The Filtered Excellence: July 13, 2017

Bob Geldof once asked us, “Where is the filtered excellence!?” It’s right here. Once a week we take a break from comedy to bring you this week’s picks of the best things to watch, the most interesting things to do, great things to try, the best picks to read, our favorite things to listen to and more.



I Am The Blues.  Just about musical idiom that has come out the United States can be traced back to the blues that came out of the South – specifically in the swamps of Louisiana Bayou, the Mississippi Delta and the Hill Country of Mississippi.  A number of artists who came from that background – Muddy Waters, Howlin’ Wolf, Buddy Guy, and a kid from Tupelo named Elvis, have graduated to icon status.  Others have found success as well, maintaining a steady touring schedule in the region’s so-called Chitlin’ Circuit.  This new documentary by Daniel Cross looks at a number of the musicians – most of whom are in their 80s – still keeping the blues alive.  Bobby Rush, guitar hero Barbara Lynn, Henry Gray, Carol Fran, Little Freddie King, Lazy Lester and others take us deep into the heart of the South to tell their many stories behind the songs and how the blues shaped their lives.  Rush’s story is the most compelling:  He’s been road dogging it for over 50 years and, at the age of 83, won his first Grammy for Best Traditional Blues Album.  With stories as rich as the Southern soil and killer music to match, this is a must see film for Blues fans and music fans in general.  I Am The Blues is Quad Cinema in New York now and will be rolling out in select screens starting July 15th.  You can also go to for more information.





14 Steps To Harlem by Garland Jeffreys.  For someone who just turned 74, Garland Jeffreys is working at a pace faster than most artists half his age.  His latest album – his third in 6 years – is, all his previous releases, rich with stories that ties his roots with the branches.  Family is at the center of the work: The title track is a meditative song that honors the work ethic of his father (who traveled each work day from Sheepshead Bay to Harlem) and his mother (who worked at the Domino Sugar Factory).  ‘Venus’ and ‘Time Goes Away’ are moving songs about his wife Claire with the latter also featuring their daughter Savannah on vocals and piano.  Jeffreys also pays homage to the many musical giants that he got to befriend throughout his 40 plus year career.  Lou Reed – whom Jeffreys met while they attended Syracuse University and remained friends until Reed’s passing – is saluted with a spirited performance of The Velvet Underground’s ‘Waiting For The Man’.  Jeffreys is also close with Reed’s widow, Laurie Anderson, who adds violin to ‘Luna Park Love Theme’, a love song set in Jeffreys hometown of Brooklyn.  ‘Reggae On Broadway’ looks back at The Clash’s epic 1981 run of shows at Bonds in Times Square and how he found a fan – and a friend – in Joe Strummer.  Jeffreys also got know John Lennon in the 1970s and pays homage to the former Beatle with a beautifully slowed down reworking of ‘Help’.  There’s also gutbucket blues, Latin infused pop wth a splash of doo wop, folk infused social commentary, and good old fashioned rock n roll that runs throughout the 12 song set.  It’s another gem from an artist who has been delivering winner after winner for decades.  14 Steps To Harlem by Garland Jeffreys is available now through Amazon, iTunes and all major music retailers.  You can also go to for more information.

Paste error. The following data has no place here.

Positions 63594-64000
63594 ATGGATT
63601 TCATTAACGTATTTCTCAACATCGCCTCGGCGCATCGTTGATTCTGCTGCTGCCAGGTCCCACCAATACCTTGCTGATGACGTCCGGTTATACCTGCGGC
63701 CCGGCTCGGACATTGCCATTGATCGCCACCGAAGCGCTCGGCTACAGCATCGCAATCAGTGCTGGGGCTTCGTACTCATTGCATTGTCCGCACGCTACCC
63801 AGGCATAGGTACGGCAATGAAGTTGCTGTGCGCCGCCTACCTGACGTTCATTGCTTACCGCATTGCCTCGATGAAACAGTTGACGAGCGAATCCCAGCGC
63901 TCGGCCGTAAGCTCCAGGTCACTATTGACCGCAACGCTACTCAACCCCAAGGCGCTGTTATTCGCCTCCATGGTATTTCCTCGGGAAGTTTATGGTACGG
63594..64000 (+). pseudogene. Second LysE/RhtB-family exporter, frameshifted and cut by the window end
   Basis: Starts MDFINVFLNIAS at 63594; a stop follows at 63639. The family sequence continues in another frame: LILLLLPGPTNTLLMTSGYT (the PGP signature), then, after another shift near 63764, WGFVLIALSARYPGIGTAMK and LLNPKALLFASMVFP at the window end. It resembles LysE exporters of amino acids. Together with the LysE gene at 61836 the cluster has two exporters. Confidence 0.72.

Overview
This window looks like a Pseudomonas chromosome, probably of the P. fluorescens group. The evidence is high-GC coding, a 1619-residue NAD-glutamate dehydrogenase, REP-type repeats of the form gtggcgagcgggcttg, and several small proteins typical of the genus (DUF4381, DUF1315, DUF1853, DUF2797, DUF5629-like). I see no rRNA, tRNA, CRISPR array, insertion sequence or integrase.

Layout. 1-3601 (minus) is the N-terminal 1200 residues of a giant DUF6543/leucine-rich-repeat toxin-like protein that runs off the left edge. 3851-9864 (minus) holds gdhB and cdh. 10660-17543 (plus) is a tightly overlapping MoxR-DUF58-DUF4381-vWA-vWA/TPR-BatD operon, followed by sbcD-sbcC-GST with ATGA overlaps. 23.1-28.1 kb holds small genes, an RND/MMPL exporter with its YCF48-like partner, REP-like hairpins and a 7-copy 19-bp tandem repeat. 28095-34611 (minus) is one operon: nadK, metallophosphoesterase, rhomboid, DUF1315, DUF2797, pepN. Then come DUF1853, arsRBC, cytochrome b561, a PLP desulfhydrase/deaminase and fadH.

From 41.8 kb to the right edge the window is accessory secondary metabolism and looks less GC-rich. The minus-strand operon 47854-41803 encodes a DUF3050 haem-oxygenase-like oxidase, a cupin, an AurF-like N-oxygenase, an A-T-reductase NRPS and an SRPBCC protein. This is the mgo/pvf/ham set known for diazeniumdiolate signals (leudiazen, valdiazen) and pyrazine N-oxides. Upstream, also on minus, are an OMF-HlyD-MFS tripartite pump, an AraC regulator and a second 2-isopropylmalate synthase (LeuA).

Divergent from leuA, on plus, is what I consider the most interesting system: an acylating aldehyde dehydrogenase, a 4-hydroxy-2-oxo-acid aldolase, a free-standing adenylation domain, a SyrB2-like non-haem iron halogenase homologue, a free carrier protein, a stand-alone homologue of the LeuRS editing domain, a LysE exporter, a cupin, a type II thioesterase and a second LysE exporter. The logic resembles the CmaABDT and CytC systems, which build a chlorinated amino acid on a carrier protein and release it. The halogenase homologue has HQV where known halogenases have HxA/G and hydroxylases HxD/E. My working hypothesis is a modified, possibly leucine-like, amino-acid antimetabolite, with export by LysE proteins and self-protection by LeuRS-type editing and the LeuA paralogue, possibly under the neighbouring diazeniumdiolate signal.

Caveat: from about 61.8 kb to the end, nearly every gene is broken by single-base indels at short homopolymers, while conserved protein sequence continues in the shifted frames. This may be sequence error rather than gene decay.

4:44 by Jay-Z.  Hip hop has always been a celebration of self and the culture within it.  But as many of its stars mature and hit middle age, its also be a strong source to become reflective and introspective.  Jay-Z’s 13th album puts the microscope – and the mic – deep inside the head of Shawn Carter, the father, husband, son, businessman and a musical force.  The results are raw, honest and doesn’t present himself in the best light  More confessional than catharis, Jay-Z opens up on everything from infidelity, his mother’s coming out as a lesbian, fatherhood and everything in between.  There’s also a pro-black nationalist message running throughout the album as Jay’s thoughts on racism, self-determination, and generational wealth at its core as much as his personal revelations.  This is Jay-Z’s best work in over a decade and shows that hip hop can indeed age gracefully.  4:44 by Jay-Z is available now through Amazon, iTunes, Tidal and all major music retailers.




New York City:  We Wanted A Revolution: Black Radical Women 1965-1985.  This current Brooklyn Museum exhibit looks at political, social, cultural and aesthetic contributions women of color made during the second wave of the feminist movement.  Using film, video art, photographs, paintings, print made pieces, sculptures and more, it presents the feminist campaign from a perspective that has rarely, if ever, been depicted in any context.  Given the political climate that we are in now, this retrospective is more vital and needed than ever.  We Wanted A Revolution will be at The Brooklyn Museum through September 17th.  You can also go to for tickets and additional information.